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Abstract Detail

Paleobotanical Section

ROTHWELL , GAR W [1], Stockey, Ruth [2], Millay, Michael A. [3].

Evolution of modern Marattiales; superficially Christensenia-like synangia in the Early Cretaceous.

Marattialean ferns have an impressive fossil record that documents extensive species richness in Pennsylvanian and Early Permian floras of the Euramerican paleotropics, and which extends across the Southern Hemisphere Gondwana continent during the Permian and Triassic.  Crown group genera are widely recognized in Jurassic floras, but there is a dramatic decline in the occurrence and diversity of fossils during the Cretaceous, and a virtual absence of marattialeans from post-Mesozoic strata.  Marattialean fossils recently have been recognized within an exceptionally diverse pre-angiospermous flora from the Early Cretaceous of British Columbia, Canada.  Fossils include both polyarch roots and round to oval synangia with well-preserved internal anatomy and spores.  Synangia are radial to oval, sessile, vascularized, and are attached above veins.  Each consists of a ring of 9-13 sporangia surrounding a parenchymatous central region basally and forming a shallow cup apically.  Sporangia dehisce via a short vertical slit on the inward facing wall, and separate distally to form diminutive free tips.  The exterior synangial wall is several cell layers thick with a wrinkled outer surface.  No trichomes or other idioblasts are present.  Inner facing walls are uniseriate distally, lack labia, and the sporangial tips are not thickened.  Spores are monolete and ellipsoidal, with spinulose exine and thin granulose perispore.  Although superficially similar to extant Christensenia in synangial symmetry, slit-like dehiscence, and spore features, these synangia display a novel combination of characters not found in either a living or extinct marattialean genus.  Among the most well known Paleozoic taxa these synangia are most reminiscent of the “Cyathotrachus”-type species of Scolecopteris Zenker, particularly S. altissimus (Mamay) Millay, with which they share radial symmetry, basal vascularization, a parenchymatous central region basally, longitudinal dehiscence on interior facing sporangial walls, free sporangial tips, and monolete spores with spinulose sculpturing.  However, the Cretaceous synangia differ by being sessile, having much shorter free sporangial tips, and a larger number of sporangia/synangium than S. altissimus.  This combination characters suggests that evolution of stem group Marattiales was ongoing as late as the Early Cretaceous and that at least some crown group genera may be more closely related to Paleozoic forms than is currently thought.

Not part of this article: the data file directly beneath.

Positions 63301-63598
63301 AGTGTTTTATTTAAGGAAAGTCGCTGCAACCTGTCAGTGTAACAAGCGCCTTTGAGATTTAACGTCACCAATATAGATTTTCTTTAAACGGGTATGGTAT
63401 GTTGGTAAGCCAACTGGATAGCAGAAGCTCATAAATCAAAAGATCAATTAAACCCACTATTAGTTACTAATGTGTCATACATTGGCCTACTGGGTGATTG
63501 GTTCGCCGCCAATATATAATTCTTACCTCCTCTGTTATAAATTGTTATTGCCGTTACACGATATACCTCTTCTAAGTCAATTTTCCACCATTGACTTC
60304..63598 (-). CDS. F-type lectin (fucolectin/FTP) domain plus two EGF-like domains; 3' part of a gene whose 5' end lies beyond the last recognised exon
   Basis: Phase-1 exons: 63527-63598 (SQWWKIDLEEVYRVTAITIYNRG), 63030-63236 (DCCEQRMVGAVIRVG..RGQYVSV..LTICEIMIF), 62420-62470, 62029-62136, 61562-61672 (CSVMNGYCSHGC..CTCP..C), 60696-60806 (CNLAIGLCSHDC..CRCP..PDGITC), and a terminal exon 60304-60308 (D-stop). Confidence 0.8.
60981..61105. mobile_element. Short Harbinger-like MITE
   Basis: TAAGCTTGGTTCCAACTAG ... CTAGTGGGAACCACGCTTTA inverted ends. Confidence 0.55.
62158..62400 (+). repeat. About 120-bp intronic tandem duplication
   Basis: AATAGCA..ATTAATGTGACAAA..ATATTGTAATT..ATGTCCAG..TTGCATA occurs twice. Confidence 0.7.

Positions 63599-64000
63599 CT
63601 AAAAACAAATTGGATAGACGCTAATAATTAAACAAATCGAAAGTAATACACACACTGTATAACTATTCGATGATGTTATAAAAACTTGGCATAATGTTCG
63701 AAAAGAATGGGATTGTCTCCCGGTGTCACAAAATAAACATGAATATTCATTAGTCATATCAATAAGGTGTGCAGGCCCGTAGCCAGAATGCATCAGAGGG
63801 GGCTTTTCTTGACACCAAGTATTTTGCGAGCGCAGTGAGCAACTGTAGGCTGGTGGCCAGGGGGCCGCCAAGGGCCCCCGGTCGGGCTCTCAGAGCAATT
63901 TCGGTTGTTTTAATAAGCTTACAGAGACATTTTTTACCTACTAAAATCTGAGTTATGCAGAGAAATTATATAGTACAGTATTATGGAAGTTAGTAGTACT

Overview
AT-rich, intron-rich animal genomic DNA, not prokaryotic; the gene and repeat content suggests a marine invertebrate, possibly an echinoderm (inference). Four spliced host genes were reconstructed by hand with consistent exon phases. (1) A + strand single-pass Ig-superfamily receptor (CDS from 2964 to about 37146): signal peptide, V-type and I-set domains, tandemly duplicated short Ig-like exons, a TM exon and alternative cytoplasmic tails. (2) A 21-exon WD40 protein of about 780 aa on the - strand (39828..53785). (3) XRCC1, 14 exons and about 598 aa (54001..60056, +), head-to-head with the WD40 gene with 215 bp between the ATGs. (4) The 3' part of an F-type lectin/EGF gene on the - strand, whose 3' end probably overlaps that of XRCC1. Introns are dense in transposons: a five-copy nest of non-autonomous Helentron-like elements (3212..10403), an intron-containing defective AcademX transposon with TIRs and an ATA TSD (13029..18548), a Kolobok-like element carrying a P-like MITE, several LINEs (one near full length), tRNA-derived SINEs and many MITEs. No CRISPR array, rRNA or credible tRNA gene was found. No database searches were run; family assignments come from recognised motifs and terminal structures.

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1 - Ohio University, Department of Environmental and Plant Biology, Athens, OH, 45701, USA
2 - Oregon State University, Department of Botany and Plant Pathology, Corvallis, OR, 97331, USA
3 - Ohio University, Arts and Sciences - Southern Campus, Vern G. Riffe Center 157 , Ironton, OH, 45638 , USA

Early Cretaceous

Presentation Type: Oral Paper:Papers for Sections
Session: 21
Location: Whitewater/Grove
Date: Tuesday, July 29th, 2014
Time: 8:30 AM
Number: 21001
Abstract ID:283
Candidate for Awards:None

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